Individualized acupuncture treatments given to fibromyalgia patients in a primary care setting provided effective pain relief and an enhanced quality of life, with effects persisting for a year, a study, published in the journal Acupuncture in Medicine, reported.
Fibromyalgia affects between 2 percent and 5 percent of the population, and has a high economic and social impact. Classified as a functional chronic disease, it is manifested clinically by chronic widespread pain associated with fatigue, sleep disorder, and/or depression, among other symptoms.
Ninety-one percent of patients with fibromyalgia have tried some form of complementary and alternative medicine. Acupuncture, a key component of traditional Chinese medicine, involves the insertion of extremely thin needles through the skin at strategic points on the body, and is commonly used to treat pain. A recent systematic review concluded there is low to moderate evidence supporting acupuncture to treat fibromyalgia pain and stiffness, compared to standard treatments.
To evaluate the efficacy of an individualized acupuncture protocol for patients with fibromyalgia, Jorge Vas from the Pain Treatment Unit, Doña Mercedes Primary Health Centre, Dos Hermanas, in Spain, and colleagues designed a randomized controlled trial to determine the clinical efficacy of traditional acupuncture as a fibromyalgia treatment, using a personalized point-selection algorithm based on the characteristics of each patient. The study was titled “Acupuncture for fibromyalgia in primary care: a randomised controlled trial.”
A total of 164 participants, with a mean age of 52.8, and a mean diagnosis of 70 months were enrolled in the trial; 153 completed the study. All patients were assessed with the Fibromyalgia Impact Questionnaire (FIQ), SF-12, pain on a VAS, tender point count, and the Hamilton Depression Rating hetero-evaluation Scale (HDRS). In addition, 114 patients were asked to complete a questionnaire item about family structure.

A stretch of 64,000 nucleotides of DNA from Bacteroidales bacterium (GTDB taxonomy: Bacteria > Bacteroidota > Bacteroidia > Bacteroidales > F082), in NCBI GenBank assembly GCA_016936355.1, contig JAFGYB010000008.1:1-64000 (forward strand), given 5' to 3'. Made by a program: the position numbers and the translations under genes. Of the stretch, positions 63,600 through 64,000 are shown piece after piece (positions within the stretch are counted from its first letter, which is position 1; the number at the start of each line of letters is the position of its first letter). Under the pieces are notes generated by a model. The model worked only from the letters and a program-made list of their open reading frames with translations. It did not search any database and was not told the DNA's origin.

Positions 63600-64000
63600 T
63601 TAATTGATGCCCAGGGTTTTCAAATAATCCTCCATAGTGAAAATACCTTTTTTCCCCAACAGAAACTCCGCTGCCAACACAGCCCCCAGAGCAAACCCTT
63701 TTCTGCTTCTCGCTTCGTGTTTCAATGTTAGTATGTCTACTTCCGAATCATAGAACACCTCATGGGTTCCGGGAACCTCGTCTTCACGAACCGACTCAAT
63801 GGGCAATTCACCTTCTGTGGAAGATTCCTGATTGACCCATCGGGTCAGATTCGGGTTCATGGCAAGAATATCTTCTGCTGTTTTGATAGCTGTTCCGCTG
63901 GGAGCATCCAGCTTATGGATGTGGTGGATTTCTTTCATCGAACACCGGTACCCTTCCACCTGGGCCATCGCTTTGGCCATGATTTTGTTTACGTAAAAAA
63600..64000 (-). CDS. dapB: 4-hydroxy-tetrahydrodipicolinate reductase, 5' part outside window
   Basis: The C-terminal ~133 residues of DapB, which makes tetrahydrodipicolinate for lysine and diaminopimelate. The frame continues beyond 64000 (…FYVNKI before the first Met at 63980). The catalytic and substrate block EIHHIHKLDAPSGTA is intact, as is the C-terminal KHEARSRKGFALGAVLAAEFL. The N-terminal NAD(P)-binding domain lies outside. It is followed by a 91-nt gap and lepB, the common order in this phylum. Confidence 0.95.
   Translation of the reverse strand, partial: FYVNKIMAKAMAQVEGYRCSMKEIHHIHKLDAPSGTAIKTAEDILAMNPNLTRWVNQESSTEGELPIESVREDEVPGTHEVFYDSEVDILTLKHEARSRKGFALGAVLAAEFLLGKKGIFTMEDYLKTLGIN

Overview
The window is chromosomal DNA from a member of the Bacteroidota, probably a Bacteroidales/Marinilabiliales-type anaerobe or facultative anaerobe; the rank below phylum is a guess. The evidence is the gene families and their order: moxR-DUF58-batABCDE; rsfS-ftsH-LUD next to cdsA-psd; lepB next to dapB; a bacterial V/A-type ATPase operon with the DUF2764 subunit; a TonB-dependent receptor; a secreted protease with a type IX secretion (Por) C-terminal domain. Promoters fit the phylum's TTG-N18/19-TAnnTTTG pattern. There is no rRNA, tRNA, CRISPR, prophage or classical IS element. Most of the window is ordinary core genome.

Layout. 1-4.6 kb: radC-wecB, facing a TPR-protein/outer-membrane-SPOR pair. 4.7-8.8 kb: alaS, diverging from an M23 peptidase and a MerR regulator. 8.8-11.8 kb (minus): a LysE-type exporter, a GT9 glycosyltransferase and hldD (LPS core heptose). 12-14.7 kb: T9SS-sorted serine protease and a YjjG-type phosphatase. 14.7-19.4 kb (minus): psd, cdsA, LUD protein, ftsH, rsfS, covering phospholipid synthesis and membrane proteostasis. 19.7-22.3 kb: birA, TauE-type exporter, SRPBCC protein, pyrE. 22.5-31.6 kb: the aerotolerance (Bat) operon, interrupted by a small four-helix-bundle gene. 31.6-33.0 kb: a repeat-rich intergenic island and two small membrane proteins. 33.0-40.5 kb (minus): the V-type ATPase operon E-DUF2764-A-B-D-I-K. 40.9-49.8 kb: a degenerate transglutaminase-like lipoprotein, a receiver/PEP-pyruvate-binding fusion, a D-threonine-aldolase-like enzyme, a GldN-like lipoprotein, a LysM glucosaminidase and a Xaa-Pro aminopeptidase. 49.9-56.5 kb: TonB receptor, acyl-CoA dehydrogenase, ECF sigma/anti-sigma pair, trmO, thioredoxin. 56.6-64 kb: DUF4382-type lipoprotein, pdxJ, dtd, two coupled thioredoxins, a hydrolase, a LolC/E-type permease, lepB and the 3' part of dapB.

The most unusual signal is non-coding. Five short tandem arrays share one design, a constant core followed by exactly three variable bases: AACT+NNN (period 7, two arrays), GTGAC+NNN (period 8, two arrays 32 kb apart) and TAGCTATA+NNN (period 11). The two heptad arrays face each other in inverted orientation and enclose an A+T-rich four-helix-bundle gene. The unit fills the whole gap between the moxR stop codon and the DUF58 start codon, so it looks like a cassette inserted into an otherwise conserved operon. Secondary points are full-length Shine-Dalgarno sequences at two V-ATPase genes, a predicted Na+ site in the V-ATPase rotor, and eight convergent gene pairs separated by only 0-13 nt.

Patients were randomly assigned to either the intervention (individualized acupuncture, IA, n=80) or a sham intervention (sham acupuncture, SA, n=82). All were assessed at baseline (T0), at 10 weeks (T1), at six months (T2) and at 12 months (T3). In both the IA and SA groups, one session per week (lasting 20 minutes) was provided, in addition to usual pharmacological treatment.
The results revealed that at T1 there was a 41.2 percent decrease in the levels of pain (VAS) in the treatment group, compared to 27.1 percent in the sham group. At T3, pain relative to baseline was reduced by 19.9 percent in the treatment group and by 6.1 percent in the sham group.
Reported improvement in the treatment group FIQ scores at T1, T2, and T3 were 35.9 percent, 25 percent and 22.2 percent, respectively, and 24.5 percent, 11.2 percent and 4.9 percent, respectively, in the sham group.
At T1 in the treatment group, there was a 32.8 percent, 31 percent and 33 percent improvement in fatigue (FIQ), anxiety (FIQ) and depression scores, respectively, when compared to 19 percent, 17.8 percent and 18.5 percent in the sham group. Importantly, improvements favorable to the treatment group persisted at later time points.
After adjusting for tender pressure points and total FIQ score, the results showed there was an improvement in the relative difference in pain intensity by 14.4 percent in the treatment group compared to the sham group.
Researchers, however, cautioned that these findings need to be carefully interpreted because patients were taking a larger amount of antidepressants at the final time point, which could affect the results. The individualized treatment had no effect on depression, the researchers said.
They also suggested that the differing results seen in this study compared to previous acupuncture and fibromyalgia pain studies may be due to the individualized approach used, as opposed to a standardized approach.
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